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"Good Neighbor Agreement" Marks 10 Years in MT

May 11, 2010

BIG TIMBER, Mont. - It's been ten years since local conservation groups and the Stillwater Mining Company signed an agreement to be "good neighbors," with those groups supporting the platinum and palladium mine and the jobs it brings, and the mine owners promising to keep environmental damage to a minimum.

It was an agreement borne out of contention, according to Big Timber ranch manager Jerry Iverson, who was a member of the original negotiating team. He says he and others had earlier fought the mine every step of the way, mainly because of concerns about water pollution, yet no one was pleased with the outcomes.

"It cost a lot of money to go to court. There's a lot of hostility and hard feelings. We figured there had to be a better way."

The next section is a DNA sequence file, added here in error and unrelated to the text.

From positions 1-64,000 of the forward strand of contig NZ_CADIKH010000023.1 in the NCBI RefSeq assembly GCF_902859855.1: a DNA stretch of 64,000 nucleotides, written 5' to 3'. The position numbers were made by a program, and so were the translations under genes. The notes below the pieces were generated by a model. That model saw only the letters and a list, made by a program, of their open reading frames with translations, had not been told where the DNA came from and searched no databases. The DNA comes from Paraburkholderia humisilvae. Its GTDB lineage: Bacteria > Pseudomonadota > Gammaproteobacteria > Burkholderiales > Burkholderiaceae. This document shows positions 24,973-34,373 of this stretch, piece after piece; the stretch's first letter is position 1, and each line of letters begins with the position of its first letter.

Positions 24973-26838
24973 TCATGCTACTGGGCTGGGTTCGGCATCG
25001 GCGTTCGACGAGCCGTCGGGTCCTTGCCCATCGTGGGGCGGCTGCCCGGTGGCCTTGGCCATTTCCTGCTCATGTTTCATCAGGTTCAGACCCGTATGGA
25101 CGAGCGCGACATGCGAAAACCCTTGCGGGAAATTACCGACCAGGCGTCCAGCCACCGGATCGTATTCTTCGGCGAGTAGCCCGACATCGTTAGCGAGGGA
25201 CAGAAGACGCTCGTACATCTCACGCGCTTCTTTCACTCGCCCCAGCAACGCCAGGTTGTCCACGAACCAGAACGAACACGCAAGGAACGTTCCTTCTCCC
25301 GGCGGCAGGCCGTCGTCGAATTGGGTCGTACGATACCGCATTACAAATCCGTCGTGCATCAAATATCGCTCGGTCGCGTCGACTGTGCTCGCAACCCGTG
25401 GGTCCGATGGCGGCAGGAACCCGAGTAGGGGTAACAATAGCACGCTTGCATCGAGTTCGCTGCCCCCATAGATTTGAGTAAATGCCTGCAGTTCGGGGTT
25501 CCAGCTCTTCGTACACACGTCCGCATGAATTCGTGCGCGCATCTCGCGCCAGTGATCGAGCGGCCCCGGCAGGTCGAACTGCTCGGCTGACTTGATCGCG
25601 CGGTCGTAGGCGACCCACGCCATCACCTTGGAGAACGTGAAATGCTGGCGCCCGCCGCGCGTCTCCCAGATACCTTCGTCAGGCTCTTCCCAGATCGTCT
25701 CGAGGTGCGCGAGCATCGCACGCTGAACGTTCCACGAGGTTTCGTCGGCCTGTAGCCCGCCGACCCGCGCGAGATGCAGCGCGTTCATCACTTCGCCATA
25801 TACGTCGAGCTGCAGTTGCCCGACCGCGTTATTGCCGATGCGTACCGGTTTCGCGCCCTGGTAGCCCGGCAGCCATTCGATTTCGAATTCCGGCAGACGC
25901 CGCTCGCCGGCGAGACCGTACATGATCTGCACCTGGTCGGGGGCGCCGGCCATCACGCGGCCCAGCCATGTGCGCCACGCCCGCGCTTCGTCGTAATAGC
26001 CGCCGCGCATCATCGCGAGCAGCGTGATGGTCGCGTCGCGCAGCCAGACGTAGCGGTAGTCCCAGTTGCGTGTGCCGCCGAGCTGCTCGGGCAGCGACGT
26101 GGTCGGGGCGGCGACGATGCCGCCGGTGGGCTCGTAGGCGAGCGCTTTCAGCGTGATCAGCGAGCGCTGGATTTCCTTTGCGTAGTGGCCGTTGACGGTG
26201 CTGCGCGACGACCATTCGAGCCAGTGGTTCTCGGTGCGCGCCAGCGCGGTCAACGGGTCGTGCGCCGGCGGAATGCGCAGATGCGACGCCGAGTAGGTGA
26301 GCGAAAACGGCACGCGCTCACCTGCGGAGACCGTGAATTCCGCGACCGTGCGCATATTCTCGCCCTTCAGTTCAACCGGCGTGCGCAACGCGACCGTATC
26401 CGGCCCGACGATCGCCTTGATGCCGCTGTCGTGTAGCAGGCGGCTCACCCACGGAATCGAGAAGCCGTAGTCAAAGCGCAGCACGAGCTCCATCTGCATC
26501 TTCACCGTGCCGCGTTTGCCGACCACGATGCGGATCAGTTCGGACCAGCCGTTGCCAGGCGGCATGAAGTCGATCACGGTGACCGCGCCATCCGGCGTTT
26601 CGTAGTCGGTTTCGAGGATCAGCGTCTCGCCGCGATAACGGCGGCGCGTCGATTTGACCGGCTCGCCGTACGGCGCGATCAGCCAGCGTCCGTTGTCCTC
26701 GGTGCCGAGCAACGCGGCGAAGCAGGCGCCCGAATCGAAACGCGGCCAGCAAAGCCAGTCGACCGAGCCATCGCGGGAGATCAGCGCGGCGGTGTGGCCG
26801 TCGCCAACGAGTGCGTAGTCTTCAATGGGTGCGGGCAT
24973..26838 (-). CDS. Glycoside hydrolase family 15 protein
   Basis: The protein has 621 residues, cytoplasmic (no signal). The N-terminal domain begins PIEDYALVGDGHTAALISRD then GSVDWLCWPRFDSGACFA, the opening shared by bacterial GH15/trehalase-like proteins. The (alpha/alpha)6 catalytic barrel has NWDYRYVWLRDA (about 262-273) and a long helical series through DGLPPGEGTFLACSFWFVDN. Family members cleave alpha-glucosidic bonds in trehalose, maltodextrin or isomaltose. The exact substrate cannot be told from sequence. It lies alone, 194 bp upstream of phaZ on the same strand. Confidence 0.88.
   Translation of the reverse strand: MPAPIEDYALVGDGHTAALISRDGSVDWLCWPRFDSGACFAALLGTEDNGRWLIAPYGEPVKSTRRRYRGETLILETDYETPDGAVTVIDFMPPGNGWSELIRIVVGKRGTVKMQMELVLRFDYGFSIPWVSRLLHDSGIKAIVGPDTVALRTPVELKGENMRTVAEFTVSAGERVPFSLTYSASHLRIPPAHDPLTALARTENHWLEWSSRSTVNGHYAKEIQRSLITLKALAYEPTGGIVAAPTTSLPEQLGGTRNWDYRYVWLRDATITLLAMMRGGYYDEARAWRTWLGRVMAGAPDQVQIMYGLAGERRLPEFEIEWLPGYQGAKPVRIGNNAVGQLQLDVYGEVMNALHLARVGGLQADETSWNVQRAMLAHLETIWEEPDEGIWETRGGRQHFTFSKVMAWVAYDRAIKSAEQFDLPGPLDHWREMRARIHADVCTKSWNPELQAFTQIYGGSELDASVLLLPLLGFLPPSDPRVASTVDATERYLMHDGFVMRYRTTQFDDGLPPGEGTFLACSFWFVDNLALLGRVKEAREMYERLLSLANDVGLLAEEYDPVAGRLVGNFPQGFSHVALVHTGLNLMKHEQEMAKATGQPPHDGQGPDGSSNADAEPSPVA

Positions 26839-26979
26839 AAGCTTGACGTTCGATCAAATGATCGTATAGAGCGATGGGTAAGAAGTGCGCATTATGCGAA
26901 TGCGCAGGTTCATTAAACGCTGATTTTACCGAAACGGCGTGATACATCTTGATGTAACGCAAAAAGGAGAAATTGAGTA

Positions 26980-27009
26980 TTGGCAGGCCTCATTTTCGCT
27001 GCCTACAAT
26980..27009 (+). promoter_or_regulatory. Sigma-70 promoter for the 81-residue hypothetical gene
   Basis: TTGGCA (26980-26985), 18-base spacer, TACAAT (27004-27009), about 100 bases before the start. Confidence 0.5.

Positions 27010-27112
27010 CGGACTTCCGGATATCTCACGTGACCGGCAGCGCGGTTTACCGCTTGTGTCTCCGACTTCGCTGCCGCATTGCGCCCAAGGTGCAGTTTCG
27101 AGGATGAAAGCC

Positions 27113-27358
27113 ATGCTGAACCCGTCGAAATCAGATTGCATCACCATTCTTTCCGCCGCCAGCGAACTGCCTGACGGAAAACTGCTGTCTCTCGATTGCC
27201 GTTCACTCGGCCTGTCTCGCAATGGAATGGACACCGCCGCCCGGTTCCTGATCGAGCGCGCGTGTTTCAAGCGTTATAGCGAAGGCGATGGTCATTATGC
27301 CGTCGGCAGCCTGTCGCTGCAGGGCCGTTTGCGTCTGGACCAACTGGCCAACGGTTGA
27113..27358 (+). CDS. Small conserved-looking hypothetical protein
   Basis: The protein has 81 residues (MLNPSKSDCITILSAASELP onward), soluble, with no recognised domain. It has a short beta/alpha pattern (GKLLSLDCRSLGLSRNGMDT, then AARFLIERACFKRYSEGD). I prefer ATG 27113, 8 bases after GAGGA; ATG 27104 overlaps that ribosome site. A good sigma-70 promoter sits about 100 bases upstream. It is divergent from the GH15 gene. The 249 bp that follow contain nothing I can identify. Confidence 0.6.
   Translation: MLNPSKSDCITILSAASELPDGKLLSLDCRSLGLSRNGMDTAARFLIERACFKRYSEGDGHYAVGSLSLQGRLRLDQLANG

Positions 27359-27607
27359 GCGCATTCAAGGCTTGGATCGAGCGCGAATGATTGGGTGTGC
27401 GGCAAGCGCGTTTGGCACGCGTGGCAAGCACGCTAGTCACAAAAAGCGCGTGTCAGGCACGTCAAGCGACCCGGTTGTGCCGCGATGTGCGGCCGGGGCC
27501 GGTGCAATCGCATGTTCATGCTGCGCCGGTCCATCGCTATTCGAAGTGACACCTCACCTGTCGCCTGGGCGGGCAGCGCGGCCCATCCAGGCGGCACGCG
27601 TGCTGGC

Iverson says when the Cottonwood Resource Council, of which he is a member, and other conservation groups sat down to try to come up with an agreement, those hard feelings had to be cleared off the table, and that took some time. A year of negotiations resulted in the legally-binding "Stillwater Good Neighbor Agreement," and even with a change in mine ownership and depressed platinum and palladium prices, the agreement is still in place.

Iverson says he's heard from people around the world interested in crafting similar agreements. As a result of the document, miners are bused to work locations to keep traffic levels low on rural roads, and citizens are involved in on-going water quality testing.

"That sort of transparency has led to a lot of trust, openness, and a willingness to meet and discuss very frankly about what's going on."

The Northern Plains Resource Council and Stillwater Protective Association also participated in the agreement.

Deb Courson, Public News Service - MT